Flexible Stagnation: How Lukashenka Has Held On To Power For 25 Years In Belarus

In 1994, the last Russian troops left Germany and the Baltic states, bringing a symbolic end to the Cold War. The same year saw the Rwandan genocide, and American entrepreneur Jeff Bezos launched an online bookseller called Amazon. And a 49-year-old former collective farm director with a deep, nasal voice and a knack for populist pronouncements won the first -- and so far only -- democratic presidential election in Belarus. Alyaksandr Lukashenka was sworn in on July 20, 1994, beginning the first of five presidential terms -- and counting. Europe and the world have undergone startling transformations over the last quarter-century but the presence of Lukashenka has been a constant. Or has it? The wily leader of this resource-poor nation of 10 million bordering Russia, Ukraine, and three European Union and NATO countries has proven endlessly flexible in his constancy, turning his country into a textbook example of adaptive authoritarianism.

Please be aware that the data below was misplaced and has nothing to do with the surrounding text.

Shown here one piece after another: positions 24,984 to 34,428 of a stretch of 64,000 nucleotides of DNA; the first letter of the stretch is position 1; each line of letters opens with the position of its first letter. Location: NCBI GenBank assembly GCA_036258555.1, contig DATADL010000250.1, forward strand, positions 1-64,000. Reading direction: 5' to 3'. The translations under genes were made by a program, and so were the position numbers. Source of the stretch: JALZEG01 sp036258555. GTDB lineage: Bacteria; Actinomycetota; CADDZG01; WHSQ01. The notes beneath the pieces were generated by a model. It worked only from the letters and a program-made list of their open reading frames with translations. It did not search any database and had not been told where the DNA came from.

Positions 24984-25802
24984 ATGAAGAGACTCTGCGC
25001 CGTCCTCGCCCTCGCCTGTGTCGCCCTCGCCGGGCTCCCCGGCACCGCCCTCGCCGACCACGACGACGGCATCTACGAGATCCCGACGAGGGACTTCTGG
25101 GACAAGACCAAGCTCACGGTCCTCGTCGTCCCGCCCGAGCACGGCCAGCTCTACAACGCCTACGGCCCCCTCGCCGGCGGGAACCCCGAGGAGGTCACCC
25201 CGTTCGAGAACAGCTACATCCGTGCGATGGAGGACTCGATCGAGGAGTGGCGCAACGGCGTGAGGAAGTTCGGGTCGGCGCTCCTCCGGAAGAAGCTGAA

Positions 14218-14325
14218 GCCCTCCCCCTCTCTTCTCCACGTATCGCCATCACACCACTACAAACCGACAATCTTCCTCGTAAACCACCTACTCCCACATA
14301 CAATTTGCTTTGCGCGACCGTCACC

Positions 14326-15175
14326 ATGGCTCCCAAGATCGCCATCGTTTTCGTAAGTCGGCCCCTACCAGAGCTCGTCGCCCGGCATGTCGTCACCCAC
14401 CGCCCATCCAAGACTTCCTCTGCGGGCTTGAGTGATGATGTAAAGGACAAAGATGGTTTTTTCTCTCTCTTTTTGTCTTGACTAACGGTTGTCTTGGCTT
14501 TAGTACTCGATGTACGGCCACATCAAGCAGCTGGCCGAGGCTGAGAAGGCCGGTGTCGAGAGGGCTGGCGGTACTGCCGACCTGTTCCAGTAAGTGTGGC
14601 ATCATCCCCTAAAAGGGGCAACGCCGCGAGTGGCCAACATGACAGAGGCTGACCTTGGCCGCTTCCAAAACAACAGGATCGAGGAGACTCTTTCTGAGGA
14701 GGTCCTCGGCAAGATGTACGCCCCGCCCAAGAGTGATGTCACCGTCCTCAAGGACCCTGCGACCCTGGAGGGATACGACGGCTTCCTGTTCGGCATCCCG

Good article on how Alexander Lukashenka (Lukashenko in Ukrainian) has remained in power since slightly after the independence of Belarus in 1991.